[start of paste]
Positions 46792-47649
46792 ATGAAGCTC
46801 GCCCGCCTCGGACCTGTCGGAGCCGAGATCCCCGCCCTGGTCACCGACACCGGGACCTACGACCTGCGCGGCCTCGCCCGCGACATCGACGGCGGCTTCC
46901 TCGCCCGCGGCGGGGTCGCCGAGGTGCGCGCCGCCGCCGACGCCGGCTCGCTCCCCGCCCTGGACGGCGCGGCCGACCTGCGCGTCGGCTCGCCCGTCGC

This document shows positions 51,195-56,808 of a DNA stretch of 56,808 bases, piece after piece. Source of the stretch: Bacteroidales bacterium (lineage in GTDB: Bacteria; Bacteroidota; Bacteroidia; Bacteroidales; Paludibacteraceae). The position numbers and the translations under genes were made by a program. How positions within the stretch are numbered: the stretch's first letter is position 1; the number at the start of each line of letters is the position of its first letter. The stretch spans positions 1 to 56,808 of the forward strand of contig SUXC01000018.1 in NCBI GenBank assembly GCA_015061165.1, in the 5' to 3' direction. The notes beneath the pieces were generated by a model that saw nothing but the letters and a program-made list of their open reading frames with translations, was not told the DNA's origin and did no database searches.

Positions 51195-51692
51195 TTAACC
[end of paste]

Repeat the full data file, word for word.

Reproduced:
Positions 46792-47649
46792 ATGAAGCTC
46801 GCCCGCCTCGGACCTGTCGGAGCCGAGATCCCCGCCCTGGTCACCGACACCGGGACCTACGACCTGCGCGGCCTCGCCCGCGACATCGACGGCGGCTTCC
46901 TCGCCCGCGGCGGGGTCGCCGAGGTGCGCGCCGCCGCCGACGCCGGCTCGCTCCCCGCCCTGGACGGCGCGGCCGACCTGCGCGTCGGCTCGCCCGTCGC

This document shows positions 51,195-56,808 of a DNA stretch of 56,808 bases, piece after piece. Source of the stretch: Bacteroidales bacterium (lineage in GTDB: Bacteria; Bacteroidota; Bacteroidia; Bacteroidales; Paludibacteraceae). The position numbers and the translations under genes were made by a program. How positions within the stretch are numbered: the stretch's first letter is position 1; the number at the start of each line of letters is the position of its first letter. The stretch spans positions 1 to 56,808 of the forward strand of contig SUXC01000018.1 in NCBI GenBank assembly GCA_015061165.1, in the 5' to 3' direction. The notes beneath the pieces were generated by a model that saw nothing but the letters and a program-made list of their open reading frames with translations, was not told the DNA's origin and did no database searches.

Positions 51195-51692
51195 TTAACC